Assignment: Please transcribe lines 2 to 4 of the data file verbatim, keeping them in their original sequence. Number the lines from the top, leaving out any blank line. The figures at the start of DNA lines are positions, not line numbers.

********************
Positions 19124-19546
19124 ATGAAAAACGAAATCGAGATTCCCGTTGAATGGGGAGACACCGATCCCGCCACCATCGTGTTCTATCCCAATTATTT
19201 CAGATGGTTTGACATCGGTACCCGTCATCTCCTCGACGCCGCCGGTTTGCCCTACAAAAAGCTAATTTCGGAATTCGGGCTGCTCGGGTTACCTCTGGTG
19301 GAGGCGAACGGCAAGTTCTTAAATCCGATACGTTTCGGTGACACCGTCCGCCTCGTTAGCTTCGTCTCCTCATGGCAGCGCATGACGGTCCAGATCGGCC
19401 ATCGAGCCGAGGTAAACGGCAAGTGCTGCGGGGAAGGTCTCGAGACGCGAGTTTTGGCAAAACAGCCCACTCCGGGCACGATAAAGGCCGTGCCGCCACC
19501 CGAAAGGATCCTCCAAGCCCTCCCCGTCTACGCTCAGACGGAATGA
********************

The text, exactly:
19124 ATGAAAAACGAAATCGAGATTCCCGTTGAATGGGGAGACACCGATCCCGCCACCATCGTGTTCTATCCCAATTATTT
19201 CAGATGGTTTGACATCGGTACCCGTCATCTCCTCGACGCCGCCGGTTTGCCCTACAAAAAGCTAATTTCGGAATTCGGGCTGCTCGGGTTACCTCTGGTG
19301 GAGGCGAACGGCAAGTTCTTAAATCCGATACGTTTCGGTGACACCGTCCGCCTCGTTAGCTTCGTCTCCTCATGGCAGCGCATGACGGTCCAGATCGGCC